How One Breast Cancer Survivor Managed Anxiety During Treatment

“I'm kind of dealing with PTSD. It's a lot of trauma for me.”

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When Roshni Kamta learned she had breast cancer at age 22, she understood some of the things she should expect. She knew she might lose her hair and eyebrows. She knew she might experience nausea during treatment. What she wasn’t ready for was the anxiety during breast cancer treatment.

“I was not prepared for the mental stuff,” says Kamta. “I'm kind of dealing with PTSD. It's a lot of trauma for me.”

Anxiety During Breast Cancer

Every patient’s experience is different, but cancer can commonly cause changes in mental health. Anxiety may be a common reaction as patients feel worried about their long-term health or how effective treatment will be. Cancer may also cause a sense of powerlessness for many patients.

In one 2017 study of 339 women undergoing breast cancer treatment, 45 percent of the women had severe levels of anxiety at the time of diagnosis. Many of the women who experienced anxiety also reported worsened body image, sexual enjoyment, and overall quality of life.

Managing the Anxiety

Social support can play a significant role in a person’s mental health during cancer treatment.

“Roshni has been uniquely vocal about her experience getting a cancer diagnosis,” says Hanna Irie, MD, oncologist at Mount Sinai Hospital who treated Kamta. “She has been incredibly open and honest about her experiences. I like to think that that's helped her heal from the various treatments as well.”

If a patient doesn’t have strong support from their own family and friends, it can be helpful to seek out support groups or therapy programs. Many oncology centers offer their own support groups for patients or have a psychologist on staff. These can help patients navigate the experience from people who “get it.”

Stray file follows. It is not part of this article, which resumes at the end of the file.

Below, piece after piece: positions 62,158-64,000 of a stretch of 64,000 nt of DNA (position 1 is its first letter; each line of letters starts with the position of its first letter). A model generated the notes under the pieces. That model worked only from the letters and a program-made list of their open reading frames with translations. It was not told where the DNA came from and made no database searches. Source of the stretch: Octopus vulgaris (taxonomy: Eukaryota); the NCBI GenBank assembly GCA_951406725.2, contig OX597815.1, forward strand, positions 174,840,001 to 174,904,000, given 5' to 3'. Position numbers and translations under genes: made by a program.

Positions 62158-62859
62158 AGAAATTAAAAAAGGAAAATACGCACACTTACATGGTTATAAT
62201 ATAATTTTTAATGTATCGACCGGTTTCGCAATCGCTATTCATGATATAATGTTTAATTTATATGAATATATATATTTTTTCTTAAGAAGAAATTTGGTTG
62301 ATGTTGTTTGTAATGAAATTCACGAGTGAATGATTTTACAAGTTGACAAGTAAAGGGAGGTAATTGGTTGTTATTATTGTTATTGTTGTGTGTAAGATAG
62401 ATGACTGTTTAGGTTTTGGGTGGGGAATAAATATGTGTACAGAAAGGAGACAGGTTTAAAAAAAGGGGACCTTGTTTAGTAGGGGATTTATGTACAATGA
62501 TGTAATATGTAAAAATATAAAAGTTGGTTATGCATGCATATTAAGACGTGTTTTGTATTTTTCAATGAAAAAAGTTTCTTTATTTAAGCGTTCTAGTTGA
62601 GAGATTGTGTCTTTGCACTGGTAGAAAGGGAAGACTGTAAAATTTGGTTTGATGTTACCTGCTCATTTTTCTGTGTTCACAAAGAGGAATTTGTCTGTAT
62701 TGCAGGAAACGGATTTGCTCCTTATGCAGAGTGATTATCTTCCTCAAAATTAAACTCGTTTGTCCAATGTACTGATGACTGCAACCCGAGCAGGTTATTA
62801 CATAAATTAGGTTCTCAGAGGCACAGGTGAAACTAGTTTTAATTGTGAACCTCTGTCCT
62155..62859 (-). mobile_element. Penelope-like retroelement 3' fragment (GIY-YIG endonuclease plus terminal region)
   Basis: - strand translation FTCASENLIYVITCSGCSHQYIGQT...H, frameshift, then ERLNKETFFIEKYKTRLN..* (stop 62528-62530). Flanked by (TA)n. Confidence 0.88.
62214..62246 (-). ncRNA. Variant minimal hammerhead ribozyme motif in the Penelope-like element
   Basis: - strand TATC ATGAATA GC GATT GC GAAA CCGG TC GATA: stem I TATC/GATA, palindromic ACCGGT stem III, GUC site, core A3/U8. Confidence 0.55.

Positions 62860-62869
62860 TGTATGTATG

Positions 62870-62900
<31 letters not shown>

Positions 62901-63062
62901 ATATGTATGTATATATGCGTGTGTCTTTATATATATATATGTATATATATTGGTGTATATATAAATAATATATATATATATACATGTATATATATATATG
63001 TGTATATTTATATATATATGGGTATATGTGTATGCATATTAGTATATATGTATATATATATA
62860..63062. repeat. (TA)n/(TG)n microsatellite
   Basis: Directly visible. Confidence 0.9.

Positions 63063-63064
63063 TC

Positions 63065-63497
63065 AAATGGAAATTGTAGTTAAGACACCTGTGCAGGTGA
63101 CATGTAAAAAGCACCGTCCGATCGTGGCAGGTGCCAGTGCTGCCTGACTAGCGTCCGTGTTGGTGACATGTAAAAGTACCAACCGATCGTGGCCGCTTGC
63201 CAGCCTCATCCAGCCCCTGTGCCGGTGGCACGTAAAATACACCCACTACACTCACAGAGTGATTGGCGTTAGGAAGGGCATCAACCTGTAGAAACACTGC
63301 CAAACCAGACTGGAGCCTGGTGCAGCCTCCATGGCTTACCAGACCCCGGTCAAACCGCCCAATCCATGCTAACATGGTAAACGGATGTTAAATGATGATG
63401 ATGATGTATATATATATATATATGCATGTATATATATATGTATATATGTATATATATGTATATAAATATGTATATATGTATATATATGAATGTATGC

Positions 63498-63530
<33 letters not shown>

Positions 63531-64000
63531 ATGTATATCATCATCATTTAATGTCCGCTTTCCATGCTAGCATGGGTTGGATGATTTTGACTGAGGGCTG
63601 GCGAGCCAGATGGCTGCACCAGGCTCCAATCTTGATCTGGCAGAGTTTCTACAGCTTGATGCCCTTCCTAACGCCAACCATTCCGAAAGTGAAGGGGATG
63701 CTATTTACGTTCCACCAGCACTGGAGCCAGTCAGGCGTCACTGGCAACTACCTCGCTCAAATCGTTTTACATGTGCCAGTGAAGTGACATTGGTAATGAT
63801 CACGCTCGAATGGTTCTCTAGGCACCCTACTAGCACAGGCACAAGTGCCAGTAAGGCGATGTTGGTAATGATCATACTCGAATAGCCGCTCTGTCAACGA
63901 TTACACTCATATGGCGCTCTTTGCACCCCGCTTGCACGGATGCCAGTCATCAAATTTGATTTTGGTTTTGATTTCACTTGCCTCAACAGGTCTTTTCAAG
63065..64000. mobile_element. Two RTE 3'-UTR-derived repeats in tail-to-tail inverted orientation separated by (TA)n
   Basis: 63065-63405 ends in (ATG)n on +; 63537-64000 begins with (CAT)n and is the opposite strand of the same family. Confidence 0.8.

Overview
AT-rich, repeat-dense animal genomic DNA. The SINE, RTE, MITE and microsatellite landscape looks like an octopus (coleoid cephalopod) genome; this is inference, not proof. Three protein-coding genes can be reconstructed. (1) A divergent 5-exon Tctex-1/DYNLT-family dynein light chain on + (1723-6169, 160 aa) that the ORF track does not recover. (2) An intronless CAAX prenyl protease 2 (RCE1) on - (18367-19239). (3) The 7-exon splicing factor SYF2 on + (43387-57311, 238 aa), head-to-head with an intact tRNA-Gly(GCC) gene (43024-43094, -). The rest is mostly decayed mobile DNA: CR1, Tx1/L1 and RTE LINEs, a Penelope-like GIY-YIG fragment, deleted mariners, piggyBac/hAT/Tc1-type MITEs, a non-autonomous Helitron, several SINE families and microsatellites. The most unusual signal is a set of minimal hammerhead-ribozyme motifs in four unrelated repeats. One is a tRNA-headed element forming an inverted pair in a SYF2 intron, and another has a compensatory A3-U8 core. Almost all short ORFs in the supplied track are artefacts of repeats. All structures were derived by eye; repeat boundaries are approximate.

“I've been seeing a therapist since I've been in treatment,” says Kamta. “I was very angry during chemo and I took that out on my parents [and] people close to me, and that's not the type of person that I am. … I just didn't know how to deal with my feelings, so talking to someone, like a therapist, has really helped.”

Anxiety as a “Survivor”

In general, many people see their anxiety levels decrease at the end of their cancer treatment. In the 2017 study mentioned earlier, the rate of severe anxiety dropped to 19 percent of women by the end of treatment.

However, anxiety is still common among “survivors” after treatment. For example, some may worry about cancer recurrence, and others—like Kamta—may be processing trauma from the diagnosis, or how the experience affects their self-identity.

“Sometimes I don't feel like a survivor,” says Kamta. “I have an issue when people tell me that I'm strong because sometimes I don't feel that way, and a lot of times during chemo I just wanted to give up and just feel like this isn't worth it. It sucked.”

Kamta also feels pressure about being a cancer survivor. “People that don't go through cancer, they put cancer patients on a pedestal of success. When you're done with treatment, you're just supposed to be this incredible human being who can just change people's lives, and it's a lot of pressure,” she says.

Advice for Managing Anxiety

“Every patient has his or her own way of dealing with a diagnosis of breast cancer, and there is no one right way,” says Dr. Irie.

For example, some people are more private about their experience, whereas others are vocal and actively seek support and community. Some patients want to “talk it out,” while others just want to ignore their diagnosis around their friends and try to live a normal life.

“For someone who prefers to be more private … I just want these individuals to know that if they need to discuss any stressors related to treatment and their diagnosis, that there are … psychologists and psychiatrists who are open and ready to help discuss these issues in private,” says Dr. Irie.

Kamta offers her own advice: ““Be kind to yourself, accept help, [and] feel your feelings,” says Kamta. “You need your own time to process your feelings.”